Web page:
Photo/Illutration TEPCO has run out of space for additional water storage tanks at the Fukushima No. 1 nuclear power plant (Reina Kitamura)

The operator of the tsunami-wrecked Fukushima nuclear power plant said Wednesday that a data simulation of its planned release of treated radioactive water into the sea suggests it would have an extremely small impact on the environment, marine life and humans.

The Japanese government and the plant’s operator, Tokyo Electric Power Company Holdings, say they will start gradually releasing the water in the spring of 2023 so hundreds of storage tanks at the plant can be removed to make room for facilities needed for its decommissioning.

The plan has been fiercely opposed by fishermen, residents and Japan’s neighbors, including China and South Korea.

TEPCO plans to send the water through an undersea tunnel and discharge it about 1 kilometer away from the coastal power plant after treating and diluting it with large amounts of seawater.

According to the simulation, radiation levels of seawater right above the release point temporarily increased slightly but quickly fell to normal levels, TEPCO said, Exposure to radioactivity was significantly lower than the maximum safe levels set by international organizations, it said.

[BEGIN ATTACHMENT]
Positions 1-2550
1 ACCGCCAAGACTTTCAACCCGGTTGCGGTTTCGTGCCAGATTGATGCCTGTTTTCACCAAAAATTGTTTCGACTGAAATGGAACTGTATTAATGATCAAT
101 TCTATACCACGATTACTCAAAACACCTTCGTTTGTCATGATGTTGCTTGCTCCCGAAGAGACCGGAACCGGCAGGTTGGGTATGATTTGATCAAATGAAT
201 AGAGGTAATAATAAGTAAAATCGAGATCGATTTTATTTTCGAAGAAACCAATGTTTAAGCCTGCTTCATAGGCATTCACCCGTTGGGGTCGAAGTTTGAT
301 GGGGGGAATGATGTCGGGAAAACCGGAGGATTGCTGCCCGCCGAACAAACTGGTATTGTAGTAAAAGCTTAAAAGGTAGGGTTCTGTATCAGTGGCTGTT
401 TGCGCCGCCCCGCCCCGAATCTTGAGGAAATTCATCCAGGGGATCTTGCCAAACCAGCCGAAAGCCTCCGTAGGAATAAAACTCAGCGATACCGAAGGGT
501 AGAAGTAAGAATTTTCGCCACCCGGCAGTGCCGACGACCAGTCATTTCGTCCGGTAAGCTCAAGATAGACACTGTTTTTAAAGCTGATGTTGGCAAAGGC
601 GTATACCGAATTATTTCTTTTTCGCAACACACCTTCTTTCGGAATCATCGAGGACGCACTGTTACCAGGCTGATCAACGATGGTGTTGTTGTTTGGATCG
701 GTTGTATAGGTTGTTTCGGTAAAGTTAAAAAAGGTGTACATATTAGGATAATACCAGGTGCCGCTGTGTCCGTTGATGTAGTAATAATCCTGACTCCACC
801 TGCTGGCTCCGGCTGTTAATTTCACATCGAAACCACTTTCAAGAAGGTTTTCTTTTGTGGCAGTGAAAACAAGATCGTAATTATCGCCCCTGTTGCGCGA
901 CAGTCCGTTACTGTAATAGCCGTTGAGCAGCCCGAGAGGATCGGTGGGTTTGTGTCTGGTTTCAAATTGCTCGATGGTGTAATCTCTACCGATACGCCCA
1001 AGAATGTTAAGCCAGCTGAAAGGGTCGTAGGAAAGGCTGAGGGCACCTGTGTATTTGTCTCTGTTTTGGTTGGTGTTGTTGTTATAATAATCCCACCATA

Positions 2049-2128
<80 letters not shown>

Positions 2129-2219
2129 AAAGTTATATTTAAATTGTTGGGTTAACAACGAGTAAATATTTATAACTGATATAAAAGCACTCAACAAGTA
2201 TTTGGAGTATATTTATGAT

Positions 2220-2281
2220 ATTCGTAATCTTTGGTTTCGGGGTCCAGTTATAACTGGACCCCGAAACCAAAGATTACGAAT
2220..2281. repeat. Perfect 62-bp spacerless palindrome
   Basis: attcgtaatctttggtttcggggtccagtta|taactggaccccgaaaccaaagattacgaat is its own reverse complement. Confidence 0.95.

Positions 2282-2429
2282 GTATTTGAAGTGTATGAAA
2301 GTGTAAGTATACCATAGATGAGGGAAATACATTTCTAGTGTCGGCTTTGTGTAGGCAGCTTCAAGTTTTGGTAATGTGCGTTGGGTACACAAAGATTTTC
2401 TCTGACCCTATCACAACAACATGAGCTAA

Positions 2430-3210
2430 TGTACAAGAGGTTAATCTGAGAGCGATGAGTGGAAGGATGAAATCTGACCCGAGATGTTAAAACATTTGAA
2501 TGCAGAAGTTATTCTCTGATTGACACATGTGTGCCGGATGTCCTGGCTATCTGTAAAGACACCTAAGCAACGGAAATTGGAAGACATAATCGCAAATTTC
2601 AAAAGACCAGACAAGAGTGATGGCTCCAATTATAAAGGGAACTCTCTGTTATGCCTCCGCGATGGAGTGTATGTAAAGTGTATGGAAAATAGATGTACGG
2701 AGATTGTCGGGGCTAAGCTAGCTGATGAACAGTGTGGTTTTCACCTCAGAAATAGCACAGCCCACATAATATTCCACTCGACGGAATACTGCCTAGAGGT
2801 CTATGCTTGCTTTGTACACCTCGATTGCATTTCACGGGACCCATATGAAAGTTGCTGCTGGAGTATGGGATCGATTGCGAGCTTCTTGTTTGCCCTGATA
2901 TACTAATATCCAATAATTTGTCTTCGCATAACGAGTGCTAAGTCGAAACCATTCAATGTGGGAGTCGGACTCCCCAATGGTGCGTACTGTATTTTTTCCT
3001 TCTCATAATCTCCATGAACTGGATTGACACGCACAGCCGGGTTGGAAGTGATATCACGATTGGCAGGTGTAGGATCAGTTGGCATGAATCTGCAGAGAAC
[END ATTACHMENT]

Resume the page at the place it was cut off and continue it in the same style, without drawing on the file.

Government and TEPCO officials say tritium, which is not harmful in small amounts, cannot be removed from the contaminated water, but all other isotopes selected for treatment can be reduced to safe levels. Controlled release of tritium from normal nuclear plants is a routine global practice, officials say.

The simulation showed a slight rise in tritium levels within 2-3 kilometers from the plant, TEPCO official Junichi Matsumoto said.

But some experts say the long-term impact on marine life from low-dose exposures is still unknown.

The estimated radiation exposure for local fisherman in coastal areas, and for people who regularly consume seafood from the region was much less than 1 millisievert, an annual dose considered safe, TEPCO said.

Japan has requested help from the U.N. nuclear agency to ensure the discharge meets international safety standards and to gain the understanding of the international community.

A six-member team from the International Atomic Energy Agency, currently in Japan, visited the plant on Tuesday to inspect preparations for the planned discharge.

A massive earthquake and tsunami in 2011 severely damaged three reactors at the Fukushima Daiichi plant, causing large amounts of contaminated cooling water to leak. The water has been stored in about 1,000 tanks which the operator says will reach their capacity late next year.